‘Wild Swans’ by Edna St. Vincent Millay is an eight line poem that is contained within one stanza of text. It follows an unusual rhyme scheme of ABBCCBAC. In regards to meter, the pattern is also unusual. Each line contains somewhere between ten and twelve beats. The fact that the lines do not conform to a specific metrical pattern gives the poem an unbalanced feeling. This is mirrored in the speaker’s own uncertainty about her situation in life and what the appropriate course of action is to free herself.
The most important image in this piece is that of the wild swans. They appear throughout the text, from the beginning to the end. It is the sight of the swans in the first line of the poem that inspires the speaker’s emotional confession. They represent the ultimate freedom. She desires the ability to migrate, move, or travel as she pleases.
The swans have an inherent freedom embodied in their movements that especially strikes the speaker on this day. Throughout the following lines the birds are connected to living, dying, and air. By the end of the poem she is calling to them, asking them to fly over town once more. But they are continuing on their way with no regard for the past. If she wants to join them, she is going to have to commit herself to change.
Summary of Wild Swans
‘Wild Swans’ by Edna St. Vincent Millay tells of a speaker’s desperation to get out of her current physical and emotional space and find a new, bird-like freedom.
The poem begins with the speaker feeling shocked at the sight of wild swans flying over her home. There is something about their shapes on this day that strikes her. She is suddenly determined to look into her heart and pick out the parts of herself that have confined her. The speaker sees her current life as “Tiresome.” She is metaphorically chained to her daily emotional pattern and would like to fly over the town, just like the swans.
By the end of the poem the speaker has decided that she is going to leave the suffocating home she’s been stuck in for so long. She is also desperate for the swans to come back and show her again how to fly over the town. When this happens her heart will be free, her old life will sit far below her, and all the possibilities the swans have access to will be hers as well.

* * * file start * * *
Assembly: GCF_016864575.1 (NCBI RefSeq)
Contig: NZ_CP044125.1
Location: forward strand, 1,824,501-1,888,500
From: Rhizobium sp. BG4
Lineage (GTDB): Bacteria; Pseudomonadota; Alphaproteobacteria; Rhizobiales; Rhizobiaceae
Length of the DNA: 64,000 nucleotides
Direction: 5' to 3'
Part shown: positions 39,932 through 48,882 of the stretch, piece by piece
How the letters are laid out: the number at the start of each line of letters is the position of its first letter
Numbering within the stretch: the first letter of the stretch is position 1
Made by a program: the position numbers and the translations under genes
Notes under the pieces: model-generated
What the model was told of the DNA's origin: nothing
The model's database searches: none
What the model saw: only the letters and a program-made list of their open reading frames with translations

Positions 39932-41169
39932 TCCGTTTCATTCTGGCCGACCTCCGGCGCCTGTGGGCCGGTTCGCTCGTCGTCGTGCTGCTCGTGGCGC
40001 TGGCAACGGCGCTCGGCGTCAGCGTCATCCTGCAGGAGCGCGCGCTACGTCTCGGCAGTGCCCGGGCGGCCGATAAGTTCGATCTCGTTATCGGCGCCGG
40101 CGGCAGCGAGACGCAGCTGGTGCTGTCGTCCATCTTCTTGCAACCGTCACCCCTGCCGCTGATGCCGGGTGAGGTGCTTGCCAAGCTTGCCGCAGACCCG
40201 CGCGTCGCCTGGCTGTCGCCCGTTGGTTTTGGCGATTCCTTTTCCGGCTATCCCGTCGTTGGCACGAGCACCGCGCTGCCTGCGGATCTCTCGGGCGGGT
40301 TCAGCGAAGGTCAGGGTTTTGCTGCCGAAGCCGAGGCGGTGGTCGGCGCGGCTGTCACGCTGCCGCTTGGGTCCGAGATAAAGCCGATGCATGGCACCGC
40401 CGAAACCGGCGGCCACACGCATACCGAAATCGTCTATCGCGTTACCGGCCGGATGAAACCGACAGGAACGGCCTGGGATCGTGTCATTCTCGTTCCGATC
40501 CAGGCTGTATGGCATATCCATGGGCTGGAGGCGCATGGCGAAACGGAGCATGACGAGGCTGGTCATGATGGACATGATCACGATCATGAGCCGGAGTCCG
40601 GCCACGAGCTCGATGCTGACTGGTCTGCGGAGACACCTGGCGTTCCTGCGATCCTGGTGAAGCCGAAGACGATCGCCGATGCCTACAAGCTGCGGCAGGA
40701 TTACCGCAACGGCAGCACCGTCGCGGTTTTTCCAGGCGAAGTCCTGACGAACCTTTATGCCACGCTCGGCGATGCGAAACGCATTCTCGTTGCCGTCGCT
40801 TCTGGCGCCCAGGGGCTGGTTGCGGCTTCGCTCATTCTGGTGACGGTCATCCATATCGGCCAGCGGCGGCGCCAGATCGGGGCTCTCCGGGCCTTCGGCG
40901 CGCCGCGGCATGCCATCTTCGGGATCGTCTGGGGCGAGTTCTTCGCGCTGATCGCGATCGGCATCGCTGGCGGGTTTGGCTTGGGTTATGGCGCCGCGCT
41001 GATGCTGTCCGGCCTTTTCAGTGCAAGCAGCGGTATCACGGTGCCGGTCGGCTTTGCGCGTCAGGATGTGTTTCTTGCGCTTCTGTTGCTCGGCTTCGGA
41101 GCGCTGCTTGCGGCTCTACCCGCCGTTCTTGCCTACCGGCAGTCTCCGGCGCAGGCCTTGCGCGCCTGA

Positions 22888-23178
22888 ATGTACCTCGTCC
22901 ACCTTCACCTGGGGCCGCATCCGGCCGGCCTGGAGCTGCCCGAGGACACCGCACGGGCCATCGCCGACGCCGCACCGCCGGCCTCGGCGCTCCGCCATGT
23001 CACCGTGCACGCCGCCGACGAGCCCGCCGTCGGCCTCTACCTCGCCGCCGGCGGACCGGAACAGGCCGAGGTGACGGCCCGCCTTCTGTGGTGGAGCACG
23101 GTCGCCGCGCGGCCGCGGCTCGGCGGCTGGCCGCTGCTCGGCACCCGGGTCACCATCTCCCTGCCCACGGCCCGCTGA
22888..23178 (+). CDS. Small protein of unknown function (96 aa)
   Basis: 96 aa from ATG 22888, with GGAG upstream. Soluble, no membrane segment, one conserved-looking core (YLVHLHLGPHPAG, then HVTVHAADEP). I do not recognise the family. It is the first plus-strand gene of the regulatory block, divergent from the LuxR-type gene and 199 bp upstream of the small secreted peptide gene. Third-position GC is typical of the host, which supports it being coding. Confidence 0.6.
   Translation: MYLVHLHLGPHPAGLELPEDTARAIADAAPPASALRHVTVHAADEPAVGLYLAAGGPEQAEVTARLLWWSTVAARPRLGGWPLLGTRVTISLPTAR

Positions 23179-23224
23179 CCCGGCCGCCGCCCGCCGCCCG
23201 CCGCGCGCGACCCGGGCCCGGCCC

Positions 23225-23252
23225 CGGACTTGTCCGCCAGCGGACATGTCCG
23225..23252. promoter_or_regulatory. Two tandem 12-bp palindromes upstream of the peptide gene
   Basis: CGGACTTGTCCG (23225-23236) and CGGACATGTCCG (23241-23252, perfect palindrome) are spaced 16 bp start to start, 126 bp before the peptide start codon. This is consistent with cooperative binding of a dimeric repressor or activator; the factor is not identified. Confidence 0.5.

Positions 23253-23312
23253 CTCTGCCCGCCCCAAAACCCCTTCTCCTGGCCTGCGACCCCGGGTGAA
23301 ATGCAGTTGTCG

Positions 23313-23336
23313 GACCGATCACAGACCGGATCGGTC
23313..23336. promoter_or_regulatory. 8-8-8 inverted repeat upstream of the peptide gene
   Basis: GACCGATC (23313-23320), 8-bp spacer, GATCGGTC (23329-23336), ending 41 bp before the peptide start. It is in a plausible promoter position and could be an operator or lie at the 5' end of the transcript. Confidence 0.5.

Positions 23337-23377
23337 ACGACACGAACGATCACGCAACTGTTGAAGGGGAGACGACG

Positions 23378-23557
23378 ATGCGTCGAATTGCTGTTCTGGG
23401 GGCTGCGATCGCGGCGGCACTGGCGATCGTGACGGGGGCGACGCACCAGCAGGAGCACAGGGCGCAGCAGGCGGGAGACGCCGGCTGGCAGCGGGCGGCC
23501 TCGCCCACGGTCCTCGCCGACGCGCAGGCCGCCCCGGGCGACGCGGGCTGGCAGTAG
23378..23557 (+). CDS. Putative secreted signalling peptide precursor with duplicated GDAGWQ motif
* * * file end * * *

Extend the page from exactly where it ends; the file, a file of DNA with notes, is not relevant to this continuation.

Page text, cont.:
Analysis of Wild Swans
In the first set of lines the speaker begins by addressing her emotional state. This is instigated by the sight of a group of wild swans flying over her house. Due to the fact that Millay ( as was her custom) chose to write from a first person perspective, the poem is deeply personal. The speaker exposes her true inner self, part of her being that she, until this moment, had not fully addressed.
There was something special about the sight on this particular day that struck the speaker in her heart. She felt deeply emotional after seeing them and “look[ed] in [her] heart,” wondering what had changed. Normally, the swans appeared exactly as they are— lovely, but average birds, migrating for the season. This time though, there is something she “had not seen before.” The speaker is entirely unsure of what this “thing” is at first. In the final line of this section the speaker explores the different ways she is understanding the situation. It is at once raising more and less questions within her.
After peering into her own heart, she comes to a decision. There is nothing within her that compares to the “flight of wild birds flying.” The sight of them in the sky passing over her house, caused her to pass judgement on herself. She sees in the birds everything that she wants to be. Rather than embodying freedom and flight, her own heart is “Tiresome.” This phrase can be taken in two different ways, first that her heart is tired of feeling as it does— trapped and under-stimulated. And/or she is sick of her emotional patterns, her own thoughts and feelings are growing tiresome in and of themselves. In the end it doesn’t matter, both the home and the heart are integral to her current situation. It is going to take a lot of determination to make a significant change in her life.
The speaker continues on to address both her heart and her physical situation. She is in a cycle of “living and dying” where no happiness lasts for long, and death doesn’t even bring relief. This is another reference to the pattern of her life she cannot escape. The final line of this section can refer to both her old, “Tiresome” heart and her actual physical house. She tells one or both of these things that she is leaving. It is time to “lock [the] door” and rid herself of the chains she’s put up with for so long. The speaker is unable to breathe in her current life, it is as if the walls of her house, or the walls of her mind, are suffocating her.
In the final two lines the speaker pleads with the swans. All she wants now is for them to pass over again. She repeats the phrase “come over” twice in line seven, emphasizing her desperation. The speaker needs to see them again, perhaps for one last burst of inspiration. This might allow her to break out of the box she is stuck in. The final line speaks to the close connection she feels between the swans and herself.
They are slightly personified, in that they are said to “cry.” They call out, as swans do, as if in passion or sorrow. They are able to express themselves perfectly (unlike the speaker) and at the same time, take themselves with their “legs” trailing behind, to a new life. Millay’s swans are without concern for the lives happening below them, or even for those at their destination.